The 2021 NTT IndyCar Series season is finally upon us, and Barber Motorsports Park will play host to the first race of the season, the Honda Indy Grand Prix of Alabama. The sixteen turn, 3.83 km track was not on the calendar last season due to the COVID-19 pandemic, but makes a triumphant return this year.
This will be fans’ first look at some new drivers with new teams, returning series veterans and well the debut of one of the most oxymoronic “rookie” classes in the series’ history, featuring drivers like Jimmie Johnson and Romain Grosjean.
So before the first race weekend of the season gets under way, here’s everything you need to know going in to the Honda Indy Grand Prix of Alabama.
WHAT HAPPENED IN THE LAST RACE AT BARBER MOTORSPORTS PARK?
Normally, this segment would be titled “What happened in 2020 at Barber Motorsports Park,” but like so many tracks on the calendar, it was axed due to the pandemic. In 2019, Takuma Sato dominated the race from pole to checkered flag, picking up his fourth career IndyCar series win.
Rahal Letterman Lanigan Racing locked out the front row of the grid, with Sato joined by teammate Graham Rahal on the front row. Sato would pull out an early lead until the first pit stop, where Sato’s crew was slow on the left rear tyre. Rahal also had misfortune on pit road, having to spend extra time in his box while fixing a throttle sensor issue, knocking him out of contention for the win. Sato would be able to maintain his lead by a few tenths of a second.
With thirty laps to go, two separate incidents would bring out a yellow flag. Rahal’s misfortune would continue as he parked the car on track after it suddenly shut off. At the same time, Carlin‘s Max Chilton wrecked trying to avoid Tony Kanaan, who was also pitting at the time. Sato would lead the field to green after the final pit stops with Scott Dixon and Sebastien Bourdais, who was able to jump to third using a two stop strategy, right behind him.
With five laps to go, Sato would have another scare, running wide at the entry of the turn seven chicane, breaking off a piece of his rear diffuser. It would not stop him, however, from claiming the victory. Dixon and Bourdais would round out the podium.
You can read the whole race recap HERE.
WHAT TO LOOK OUT FOR THIS WEEKEND?
After their dominance in the last race at the track, RLLR will obviously looking to repeat and start the season on the right foot. Also looking to start the campaign well is 2019’s runner up and 2020’s series champion Dixon, who is entering this year looking to tie A.J. Foyt‘s record of seven championships.
2020 championship runner-up Josef Newgarden has had plenty of success at Barber with three wins, two of which were back to back in 2017 and 2018. Team Penske as a whole has dominated the event, winning six of the ten races at the track. After poor starts to last season for Simon Pagenaud and Will Power, the two veterans will look to draw on their past success and start the season off right.
This will also be our first look at many familiar faces in different equipment for this season. Alex Palou makes the leap from Dale Coyne Racing w/ Team Goh to a top team in Chip Ganassi Racing, and many eyes will be on the 24-year-old Spaniard as he makes his competitive debut in top equipment. The man he replaced, Felix Rosenqvist, will now be at Arrow McLaren SP to form one of the most exciting teams on the grid with Pato O’Ward to form a combination that excels on road courses. Will he be able to hit the ground running with his new team?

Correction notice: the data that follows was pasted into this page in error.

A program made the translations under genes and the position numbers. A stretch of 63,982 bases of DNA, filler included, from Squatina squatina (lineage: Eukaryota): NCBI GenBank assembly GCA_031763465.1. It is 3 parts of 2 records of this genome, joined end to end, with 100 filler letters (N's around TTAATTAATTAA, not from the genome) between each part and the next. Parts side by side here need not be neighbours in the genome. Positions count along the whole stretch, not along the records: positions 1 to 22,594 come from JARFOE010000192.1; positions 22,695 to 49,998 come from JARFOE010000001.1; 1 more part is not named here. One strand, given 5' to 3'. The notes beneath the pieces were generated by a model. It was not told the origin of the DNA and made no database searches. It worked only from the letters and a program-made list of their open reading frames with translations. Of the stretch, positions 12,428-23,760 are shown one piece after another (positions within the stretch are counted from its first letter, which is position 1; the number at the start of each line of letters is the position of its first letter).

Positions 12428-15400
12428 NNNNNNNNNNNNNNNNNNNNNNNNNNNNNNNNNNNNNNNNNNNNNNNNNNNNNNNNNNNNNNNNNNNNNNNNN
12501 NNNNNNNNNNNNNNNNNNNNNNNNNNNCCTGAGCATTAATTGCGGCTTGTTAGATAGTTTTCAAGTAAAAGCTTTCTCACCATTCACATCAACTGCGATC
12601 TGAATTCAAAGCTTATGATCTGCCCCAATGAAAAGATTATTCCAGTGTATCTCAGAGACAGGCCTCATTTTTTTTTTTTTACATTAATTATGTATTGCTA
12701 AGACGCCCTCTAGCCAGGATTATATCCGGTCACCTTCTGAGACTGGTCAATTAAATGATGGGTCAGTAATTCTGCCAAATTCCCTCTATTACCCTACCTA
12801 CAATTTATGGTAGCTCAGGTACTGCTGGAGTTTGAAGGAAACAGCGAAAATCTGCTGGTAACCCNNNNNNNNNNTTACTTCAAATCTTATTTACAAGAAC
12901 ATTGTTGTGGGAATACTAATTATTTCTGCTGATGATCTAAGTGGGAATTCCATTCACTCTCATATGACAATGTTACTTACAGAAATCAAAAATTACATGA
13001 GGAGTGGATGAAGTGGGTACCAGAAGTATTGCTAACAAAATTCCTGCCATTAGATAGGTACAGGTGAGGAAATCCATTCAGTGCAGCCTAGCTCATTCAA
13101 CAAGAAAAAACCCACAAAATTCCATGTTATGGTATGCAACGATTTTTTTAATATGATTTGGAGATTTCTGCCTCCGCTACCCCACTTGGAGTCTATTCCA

Also making their returns to the series are Ed Jones with Dale Coyne Racing w/ Vasser-Sullivan, James Hinchcliffe with Andretti Steinbrenner Autosport, and 2019 Barber third place finisher Bourdais with A.J. Foyt Enterprises. It will be interesting to see how these returning names begin their new campaign.
However the most exciting names to watch are that of the prestigious 2021 rookie class. Seven-time NASCAR Cup Series champion Jimmie Johnson will make his competitive debut after months of testing with Chip Ganassi Racing, on a course and in a car he has very limited experience with in race conditions. The same statement could be made for Dale Coyne Racing w/ Rick Ware Racing‘s Romain Grosjean. Unlike Johnson, however, the 34-year-old Swiss veteran comes with eleven years of road course experience in Formula 1.
The most experienced of the three rookies in an IndyCar would be Penske’s Scott McLaughlin, who made his debut at last year’s Firestone Grand Prix of St. Petersburg. The 27-year-old New Zealand native brings three consecutive titles in the Virgin Australia Supercars Championship with him to America, and many are excited to see what he can do with more time behind the wheel.
Another story to watch will be that of Andretti Autosport‘s Alexander Rossi, who had an abysmal 2020 season after finishing two straight seasons in the top three in points. At the end of the season, he recorded four consecutive podium finishes before crashing from the lead in the final race at St. Petersburg in the perfect microcosm of his season. The winner of the 100th Indianapolis 500 will be hungry to return his place at the top of the series this season, hoping to finally claim that series championship.
Saturday 17 April
1100 EST / 1600 BST – Practice 1
1440 EST / 1940 BST – Practice 2
1750 EST / 2250 BST – Qualifying
Sunday 18 April
1500 EST / 2000 EST – Race
WHERE CAN I WATCH?
Coverage in the UK for qualifying and the race will be provided by Sky Sports F1.
In the United States, coverage for the race will be on NBC. Practice and Qualifying will be shown live on the Peacock streaming service.
HOW CAN I KEEP UP WITH ALL THE ACTION?
You can follow all the all the action here at The Checkered Flag. We will be providing coverage of the practice, qualifying, and race sessions.
You can also follow IndyCar on Twitter (@Indycar) for live updates during the sessions.